Minister Gammanpila, embroiled in simmering controversy has refrained from signing the petition though he called another press conference today (15) to explain the developments.

 The group said that in view of the financial crisis that had been caused by the rampaging Covid-19 pandemic the government was forced to increase fuel prices in spite of it being an unpopular measure.

Political sources pointed out that in February this year MP Sagara Kariyawasam caused a media furore when he asked Minister Weerawansa to apologise for suggesting President Gotabaya Rajapaksa should be accommodated in the SLPP decision-making body. The group that has thrown its weight  behind Minister Gammanpila also clashed with a section of the SLPP lawmakers over the government bid to allow Indian investment at the East Container Terminal (ECT) of the Colombo port.

MP Kariyawasam did not answer his mobile phone.

In addition to MP Kariyawasam, MP Jagath Kumara (Colombo District) too strongly condemned the fuel price hike.

The SLPP MPs demanding action against Kariyawasam assured that they would soon submit a comprehensive proposal to President Rajapaksa to provide support to low income groups.

The Presidential Secretariat said that the price increase was necessitated by the financial crisis caused by the Ceylon Petroleum Corporation (CPC) and the Ceylon Electricity Board (CEB) being heavily indebted  to the Bank of Ceylon  and the People’s Bank to the tune of Rs 737 bn. Of that sum, CPC owed Rs 652 bn, the biggest single amount in any of the state sector enterprises.

The Samagi Jana Balavegagaya MP Mujibur Rahman said that Minister Gammanpila owed an explanation why he made the announcement as regards the fuel price hike as the matter came under the purview of the Finance Ministry.  Rahman pointed out that Minister Gammanpila himself subsequently admitted that only the Finance Ministry could decide on this matter. The former UNP MP said that the government’s much touted claim that the decision to increase fuel prices had been finalized on June 09 at the Cost of Living Committee was nothing but a joke. “We thought the Cost of Living Committee was meant to provide relief to the people not to increase their burden,” MP Rahman said.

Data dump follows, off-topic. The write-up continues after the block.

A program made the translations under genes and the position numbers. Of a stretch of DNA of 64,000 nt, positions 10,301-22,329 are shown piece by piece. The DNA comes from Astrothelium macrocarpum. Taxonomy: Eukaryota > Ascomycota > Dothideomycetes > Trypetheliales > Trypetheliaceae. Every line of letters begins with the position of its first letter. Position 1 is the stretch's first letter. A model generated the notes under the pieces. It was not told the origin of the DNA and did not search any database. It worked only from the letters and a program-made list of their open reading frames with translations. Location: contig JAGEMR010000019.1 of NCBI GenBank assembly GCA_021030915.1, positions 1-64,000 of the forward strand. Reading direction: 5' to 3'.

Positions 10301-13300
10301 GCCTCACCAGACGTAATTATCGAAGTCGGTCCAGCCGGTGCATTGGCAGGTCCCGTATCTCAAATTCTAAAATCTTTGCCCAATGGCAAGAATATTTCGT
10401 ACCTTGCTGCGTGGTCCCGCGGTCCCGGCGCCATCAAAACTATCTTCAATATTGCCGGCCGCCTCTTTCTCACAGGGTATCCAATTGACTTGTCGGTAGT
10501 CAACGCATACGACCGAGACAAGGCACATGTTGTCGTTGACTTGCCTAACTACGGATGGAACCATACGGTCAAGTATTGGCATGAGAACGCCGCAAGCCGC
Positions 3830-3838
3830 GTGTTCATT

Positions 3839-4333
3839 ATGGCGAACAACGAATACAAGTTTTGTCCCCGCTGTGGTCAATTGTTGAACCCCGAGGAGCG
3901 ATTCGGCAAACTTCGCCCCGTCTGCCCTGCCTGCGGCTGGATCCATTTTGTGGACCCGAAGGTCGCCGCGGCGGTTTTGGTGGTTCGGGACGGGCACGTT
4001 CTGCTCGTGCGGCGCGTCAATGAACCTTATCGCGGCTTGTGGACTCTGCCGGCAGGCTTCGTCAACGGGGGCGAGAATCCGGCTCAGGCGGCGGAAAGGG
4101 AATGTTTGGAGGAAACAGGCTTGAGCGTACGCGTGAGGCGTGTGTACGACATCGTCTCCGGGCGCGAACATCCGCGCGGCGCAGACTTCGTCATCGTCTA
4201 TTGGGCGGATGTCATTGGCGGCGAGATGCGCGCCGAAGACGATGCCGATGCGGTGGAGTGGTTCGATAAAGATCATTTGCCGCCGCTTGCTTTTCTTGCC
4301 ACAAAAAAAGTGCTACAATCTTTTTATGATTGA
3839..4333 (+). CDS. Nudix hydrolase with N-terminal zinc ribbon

The SJB spokesperson ridiculed the statement issued by a group of eight MPs. He alleged that the SLPP was staging a drama to divert the attention of the public. Their parliamentary group should take up responsibility for the current crisis having promised to transform the country overnight. Those who had voted for the 20th Amendment in October last year as well as the Colombo Port City Economic Commission Bill last month were engaged in a futile campaign to save the government, the SJB MP said.

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Basil R wouldn’t have allowed fuel price increase – MP

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Gampaha District SLPP MP Nimal Lanza yesterday said that if Basil Rajapaksa had been in the country, he wouldn’t have allowed the fuel price increase. He said that he strongly opposed the decision as it seriously affected the people, particularly the fishing community.

 

 

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1198 lockdown violators arrested

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By Norman Palihawadane

The Police had arrested 1,198 people countrywide for violating lockdown regulations in the 24 hours that ended yesterday morning, police spokesman DIG Ajith Rohana said.

A total of 32,593 persons had been arrested on the relevant charges since Oct 30, last year,  he said.

DIG Rohana said that special police teams had been deployed to continue the operations today as well to nab lockdown violators.

During the same period 3,051 persons travelling in 1,757 vehicles were inspected at 14 entry and exit points in the Western Province. Of them, 160 persons travelling in 100 vehicles were sent back for attempting to cross provincial borders for non-essential purposes, violating travel restrictions.